In a bold, daring move, the final Wolverine film doesn’t feature the character’s superhero name anywhere in the title, barely registers any connection to the X-men franchise from which it was originally spun-off and to top it all off, carries an R-rating for the heavy duty violence. A classic slice of Americana, combining the road trip sub-genre with the Western, Logan subverts every expectation you have of superhero movies in general and takes a much-loved character and makes him iconic.

Here is the biggest reason why Logan works so well. After nearly 2 decades of being assaulted by nearly every possible way to milk the superheroes genre, watching Logan feels genuinely and legitimately unpredictable. Not in terms of any plot revelation or twists but because it shares no similarity to any comic book based film you’ve ever seen before. It is so distinct in how the drama is set up and the manner in which it unfolds that it makes virtually no acknowledgement of any of the other X-men films or characters. This is not just a solo adventure; it’s a distinctly standalone tale. The film’s genius is to ignore superhero genre tropes completely. Instead, it shares its DNA with classic films. The dusty, grungy first act and its wild chase recalls the best of the Mad Max series, the search for the so-called sanctuary with purportedly the very last mutant has shades of Children of Men, while the entire relationship between Logan and Laura, the girl left in his charge, revolves around protection and reluctant parental responsibility having more than a few shades of Terminator 2.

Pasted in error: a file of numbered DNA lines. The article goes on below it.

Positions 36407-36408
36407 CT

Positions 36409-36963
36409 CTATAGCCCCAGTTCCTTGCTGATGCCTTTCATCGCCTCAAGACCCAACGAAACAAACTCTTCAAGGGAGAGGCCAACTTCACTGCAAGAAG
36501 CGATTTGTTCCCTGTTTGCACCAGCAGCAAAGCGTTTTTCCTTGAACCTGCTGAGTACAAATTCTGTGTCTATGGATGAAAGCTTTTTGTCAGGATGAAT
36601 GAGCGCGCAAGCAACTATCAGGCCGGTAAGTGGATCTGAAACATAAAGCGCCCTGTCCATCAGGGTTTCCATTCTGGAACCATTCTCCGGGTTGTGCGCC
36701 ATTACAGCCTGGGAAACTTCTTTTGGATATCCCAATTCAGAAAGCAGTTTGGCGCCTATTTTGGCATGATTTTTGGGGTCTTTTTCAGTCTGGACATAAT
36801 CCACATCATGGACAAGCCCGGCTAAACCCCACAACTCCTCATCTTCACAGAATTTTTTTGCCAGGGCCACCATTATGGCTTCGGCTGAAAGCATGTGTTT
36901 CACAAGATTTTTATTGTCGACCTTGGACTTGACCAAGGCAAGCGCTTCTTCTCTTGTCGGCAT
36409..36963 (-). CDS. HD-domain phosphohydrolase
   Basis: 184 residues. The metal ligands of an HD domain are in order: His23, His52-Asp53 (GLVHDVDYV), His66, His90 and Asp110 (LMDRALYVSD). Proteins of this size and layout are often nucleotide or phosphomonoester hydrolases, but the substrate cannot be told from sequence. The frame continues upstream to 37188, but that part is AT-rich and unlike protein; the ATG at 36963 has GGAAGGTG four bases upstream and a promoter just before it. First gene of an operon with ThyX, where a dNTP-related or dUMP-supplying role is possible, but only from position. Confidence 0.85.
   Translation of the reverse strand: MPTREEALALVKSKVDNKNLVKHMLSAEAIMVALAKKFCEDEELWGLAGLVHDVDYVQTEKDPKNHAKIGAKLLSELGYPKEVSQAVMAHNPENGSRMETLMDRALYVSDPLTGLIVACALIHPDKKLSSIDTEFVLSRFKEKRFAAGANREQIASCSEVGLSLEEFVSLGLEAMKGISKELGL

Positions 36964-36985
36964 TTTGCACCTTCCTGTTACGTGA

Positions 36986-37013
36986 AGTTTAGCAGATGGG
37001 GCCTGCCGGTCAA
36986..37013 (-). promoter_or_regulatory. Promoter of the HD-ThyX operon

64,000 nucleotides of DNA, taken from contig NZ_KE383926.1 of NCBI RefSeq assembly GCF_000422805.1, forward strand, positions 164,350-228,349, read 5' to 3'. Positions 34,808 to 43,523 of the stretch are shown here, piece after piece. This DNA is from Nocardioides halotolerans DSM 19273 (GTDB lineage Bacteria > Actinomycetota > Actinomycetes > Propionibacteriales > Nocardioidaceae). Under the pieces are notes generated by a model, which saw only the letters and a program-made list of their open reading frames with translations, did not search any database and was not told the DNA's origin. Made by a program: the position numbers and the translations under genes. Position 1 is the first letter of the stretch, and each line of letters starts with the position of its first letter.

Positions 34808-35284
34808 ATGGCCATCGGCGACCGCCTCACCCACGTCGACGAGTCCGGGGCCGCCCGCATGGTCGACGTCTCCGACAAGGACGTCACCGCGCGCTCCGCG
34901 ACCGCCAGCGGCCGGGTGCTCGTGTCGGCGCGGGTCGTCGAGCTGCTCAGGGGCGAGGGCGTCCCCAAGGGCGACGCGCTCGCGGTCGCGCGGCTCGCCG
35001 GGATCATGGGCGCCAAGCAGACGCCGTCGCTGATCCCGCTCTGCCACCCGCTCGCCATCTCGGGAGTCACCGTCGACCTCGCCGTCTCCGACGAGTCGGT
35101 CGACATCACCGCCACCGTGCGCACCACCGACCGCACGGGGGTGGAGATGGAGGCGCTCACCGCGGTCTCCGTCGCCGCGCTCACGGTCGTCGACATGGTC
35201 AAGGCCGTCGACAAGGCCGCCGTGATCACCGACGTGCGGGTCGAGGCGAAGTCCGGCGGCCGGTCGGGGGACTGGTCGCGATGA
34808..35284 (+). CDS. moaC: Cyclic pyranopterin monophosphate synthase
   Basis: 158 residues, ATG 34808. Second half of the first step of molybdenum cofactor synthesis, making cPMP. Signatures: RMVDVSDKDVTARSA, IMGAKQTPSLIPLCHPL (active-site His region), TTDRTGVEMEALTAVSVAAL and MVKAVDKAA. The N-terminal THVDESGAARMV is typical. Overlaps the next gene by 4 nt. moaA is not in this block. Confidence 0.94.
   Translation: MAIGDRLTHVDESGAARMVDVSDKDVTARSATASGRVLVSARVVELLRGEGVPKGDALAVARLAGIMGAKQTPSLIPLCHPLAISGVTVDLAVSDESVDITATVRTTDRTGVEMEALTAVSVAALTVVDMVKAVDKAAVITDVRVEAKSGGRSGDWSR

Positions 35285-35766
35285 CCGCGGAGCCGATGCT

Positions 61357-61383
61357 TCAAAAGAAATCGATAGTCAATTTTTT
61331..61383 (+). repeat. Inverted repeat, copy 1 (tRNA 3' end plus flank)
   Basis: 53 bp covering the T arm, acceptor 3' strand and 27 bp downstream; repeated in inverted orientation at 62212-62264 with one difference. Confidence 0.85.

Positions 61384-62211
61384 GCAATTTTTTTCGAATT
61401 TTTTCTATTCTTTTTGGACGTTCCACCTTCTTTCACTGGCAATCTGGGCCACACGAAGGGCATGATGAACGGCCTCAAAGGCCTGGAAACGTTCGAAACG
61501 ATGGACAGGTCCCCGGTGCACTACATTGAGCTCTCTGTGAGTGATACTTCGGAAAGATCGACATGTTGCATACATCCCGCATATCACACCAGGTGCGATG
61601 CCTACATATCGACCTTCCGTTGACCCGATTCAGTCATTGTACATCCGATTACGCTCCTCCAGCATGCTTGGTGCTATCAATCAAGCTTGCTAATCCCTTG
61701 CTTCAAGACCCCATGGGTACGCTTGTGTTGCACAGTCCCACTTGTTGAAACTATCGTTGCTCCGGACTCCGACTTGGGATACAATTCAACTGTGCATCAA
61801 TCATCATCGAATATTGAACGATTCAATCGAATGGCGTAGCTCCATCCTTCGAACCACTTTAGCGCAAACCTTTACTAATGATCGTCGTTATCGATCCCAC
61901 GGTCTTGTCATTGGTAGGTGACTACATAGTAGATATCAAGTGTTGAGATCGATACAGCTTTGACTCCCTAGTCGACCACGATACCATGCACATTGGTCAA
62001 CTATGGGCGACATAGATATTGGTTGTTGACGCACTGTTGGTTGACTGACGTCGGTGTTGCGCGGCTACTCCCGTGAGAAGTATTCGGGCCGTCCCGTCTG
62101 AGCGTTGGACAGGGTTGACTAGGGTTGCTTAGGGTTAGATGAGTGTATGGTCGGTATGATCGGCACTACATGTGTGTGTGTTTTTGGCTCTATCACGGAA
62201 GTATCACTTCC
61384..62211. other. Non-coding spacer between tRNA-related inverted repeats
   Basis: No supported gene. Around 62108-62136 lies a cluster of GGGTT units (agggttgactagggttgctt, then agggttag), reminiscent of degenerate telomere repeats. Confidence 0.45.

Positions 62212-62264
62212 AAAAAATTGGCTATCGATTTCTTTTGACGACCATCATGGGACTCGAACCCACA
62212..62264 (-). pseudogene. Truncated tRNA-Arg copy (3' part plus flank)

Hugh Jackman has always been at his best when playing Wolverine but here he’s absolutely sublime. With shaky hands, imperfectly retracting blades, bitter temper and haunted memories, this is the pinnacle of his performance, full of grief and regret. Aiding in no small amount are the mood and misery that the setup creates, pairing him with the feral, untamed Laura while he simultaneously nurses a frail Charles Xavier. On the run from forces unknown, the tension is made palpable because we don’t really know who Laura is or what she’s capable of, but also because the violence is brutal yet purposeful. Readers of the comics are familiar with Logan being routinely beaten to a pulp, charred to a crisp or hacked to within an inch of his life but to see it done with such realism felt both liberating and true to the source.

In some ways, the movie works this well because it builds on the failure of previous solo onscreen portrayals of Wolverine, including the dismal last film made also made by James Mangold, the director of Logan. An otherwise competent filmmaker, it seems this time the studios interfered little with his approach. Working together with co-scripter Scott Frank, they focus on the humanity in every situation. It reminded me why growing up, I returned to the local comic book store week after week – not for the high-octane battles and splash pages but for the compassion I felt within each storyline. This is what they get right in Logan. The film ends in the best possible way – without gimmicks, without any door left open for a possible return to this world, without any pretension. This is the closure that both Logan and Hugh Jackman needed and finally get.

Rating: ★★★★½

About Faizan Rashid

A veteran Dubai based film critic, Faizan has been reviewing movies for nearly a decade. His work has been published in local newspapers such as 7days and on prestigious online websites such as MSN Arabia and wearethemovies.com